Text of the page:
As an organisation which works with children living in the most vulnerable circumstances in Australia, Save the Children knows first-hand the difference early years learning can make to their life chances.
This commitment will go some way to address the barriers to access for vulnerable children, and lift the percentage of three year olds in preschool education.
We know that national leadership on this issue is crucial. After the COAG National Partnership Agreement on Early Childhood Education in November 2008, the proportion of children enrolled in 600 hours of preschool rose significantly from 12 per cent in 2008 to 91 per cent in 2015.
However, Australia lags behind internationally when it comes to the number of three-year olds in early education. As the Everyone Benefits campaign has highlighted, only about 68 per cent of three year olds in Australia attend an early learning service.
Research has clearly shown that two years of participation in an early childhood education program rather than one, has a positive influence on children’s development – especially for those experiencing vulnerability.
Save the Children’s Director of Australian Services, Heather Finlayson welcomed the commitment to early years education as an important step forward for Australian children, particularly those most at risk of life-long disadvantage.
“There is nothing more important to a child’s development than those first few years of life,” said Ms. Finlayson.
“We know that nearly a quarter of Australian children arrive at school without the foundational skills they need to thrive.”
“It is distressing and unacceptable that so many children currently miss out on such a life-altering opportunity in a nation like ours. It should be a priority for every government.”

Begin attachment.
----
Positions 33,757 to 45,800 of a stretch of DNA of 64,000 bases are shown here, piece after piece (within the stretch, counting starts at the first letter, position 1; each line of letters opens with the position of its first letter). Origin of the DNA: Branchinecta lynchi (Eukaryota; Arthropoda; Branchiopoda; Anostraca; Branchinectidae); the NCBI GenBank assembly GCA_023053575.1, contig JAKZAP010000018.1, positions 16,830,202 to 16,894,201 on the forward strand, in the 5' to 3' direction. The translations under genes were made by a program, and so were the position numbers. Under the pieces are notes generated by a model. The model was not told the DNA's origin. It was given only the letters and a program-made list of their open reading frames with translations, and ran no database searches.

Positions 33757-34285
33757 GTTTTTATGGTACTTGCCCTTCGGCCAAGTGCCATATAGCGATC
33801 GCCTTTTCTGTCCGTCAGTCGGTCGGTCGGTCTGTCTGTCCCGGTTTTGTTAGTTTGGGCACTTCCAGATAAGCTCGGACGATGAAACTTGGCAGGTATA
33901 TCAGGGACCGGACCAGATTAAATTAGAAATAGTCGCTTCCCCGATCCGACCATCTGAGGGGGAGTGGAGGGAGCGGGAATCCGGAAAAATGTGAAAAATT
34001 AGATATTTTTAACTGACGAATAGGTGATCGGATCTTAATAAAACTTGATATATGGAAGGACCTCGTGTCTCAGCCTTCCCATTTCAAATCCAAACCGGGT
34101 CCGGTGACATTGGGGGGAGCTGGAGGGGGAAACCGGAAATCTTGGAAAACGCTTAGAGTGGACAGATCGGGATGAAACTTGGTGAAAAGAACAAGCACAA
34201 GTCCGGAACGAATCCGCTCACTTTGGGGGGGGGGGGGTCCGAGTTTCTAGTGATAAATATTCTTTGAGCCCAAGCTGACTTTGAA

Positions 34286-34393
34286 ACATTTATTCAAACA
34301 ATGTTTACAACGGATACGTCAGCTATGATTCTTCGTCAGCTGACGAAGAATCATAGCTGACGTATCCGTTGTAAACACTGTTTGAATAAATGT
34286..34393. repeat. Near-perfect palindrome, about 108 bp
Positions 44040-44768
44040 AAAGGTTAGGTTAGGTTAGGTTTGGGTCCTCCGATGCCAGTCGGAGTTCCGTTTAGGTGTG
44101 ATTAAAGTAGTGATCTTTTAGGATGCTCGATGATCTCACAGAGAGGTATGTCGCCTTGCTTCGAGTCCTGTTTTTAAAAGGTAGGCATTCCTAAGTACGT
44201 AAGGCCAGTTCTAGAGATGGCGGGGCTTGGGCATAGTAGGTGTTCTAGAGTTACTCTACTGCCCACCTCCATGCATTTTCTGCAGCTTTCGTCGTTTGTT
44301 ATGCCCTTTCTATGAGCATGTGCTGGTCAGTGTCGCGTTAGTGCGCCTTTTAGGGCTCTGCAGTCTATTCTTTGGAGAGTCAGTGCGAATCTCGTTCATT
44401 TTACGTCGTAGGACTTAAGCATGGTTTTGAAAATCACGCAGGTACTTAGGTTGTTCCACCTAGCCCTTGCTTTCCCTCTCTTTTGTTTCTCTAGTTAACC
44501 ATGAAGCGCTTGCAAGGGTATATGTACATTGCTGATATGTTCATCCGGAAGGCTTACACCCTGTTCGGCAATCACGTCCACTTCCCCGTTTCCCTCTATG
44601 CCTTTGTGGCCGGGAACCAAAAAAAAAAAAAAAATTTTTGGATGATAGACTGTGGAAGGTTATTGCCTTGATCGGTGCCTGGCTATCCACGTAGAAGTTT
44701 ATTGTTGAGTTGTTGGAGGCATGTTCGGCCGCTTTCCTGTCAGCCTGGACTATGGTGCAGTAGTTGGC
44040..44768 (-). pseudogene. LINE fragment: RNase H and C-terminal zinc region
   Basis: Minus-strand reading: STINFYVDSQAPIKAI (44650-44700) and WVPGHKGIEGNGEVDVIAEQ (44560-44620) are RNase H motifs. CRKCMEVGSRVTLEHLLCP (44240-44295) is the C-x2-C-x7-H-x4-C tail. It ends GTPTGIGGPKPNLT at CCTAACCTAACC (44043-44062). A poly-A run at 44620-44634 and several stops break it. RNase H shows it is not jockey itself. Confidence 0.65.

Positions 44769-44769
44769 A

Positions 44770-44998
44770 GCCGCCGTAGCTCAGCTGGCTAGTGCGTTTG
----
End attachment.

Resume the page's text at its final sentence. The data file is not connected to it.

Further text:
In 2016, the Mitchell Institute called for two years of early education, including for Australia to provide a universal 3 year old preschool program. Indeed, their report Preschool – Two years are better than one, confirmed that “disadvantaged children benefit the most” – with greater impacts of cognitive and social and emotional outcomes.
“It’s critical for us to address the barriers to accessing early childhood education for families and children who may be doing it tough,” said Ms. Finlayson.
“Save the Children welcomes this commitment from Labor and hopes to see a greater contribution from all Australian governments to early years learning in the future – particularly for vulnerable Australian children.”
For organisations like Save the Children, who work in early education and development in remote and regional areas, it can be tough to find and retain quality teachers – leaving children at risk of being further left behind.
“We need to better recognise the fundamental role that quality educators play in educating the next generation,” said Ms. Finlayson.
“The opportunity for a child to engage in play-based learning, with a qualified educator, can be the difference between a productive, happy life and a life-time of dependence and disadvantage.”
“For Aboriginal and Torres Strait Islander children in particular, we must also work to improve access to quality early learning services that strengthen their connection to community and culture. This will contribute to their growth and learning and improve long term developmental outcomes.”
Save the Children has been supporting education for children in Australia since the 1950s and remains committed to giving all children the best start in life and successful transition to school. We run Play2Learn supported playgroups in more than 200 places across Australia, to improve early childhood development, parenting support for children’s development and connection to community for the families that attend.
For interviews, call Jess Brennan on 0421 334 918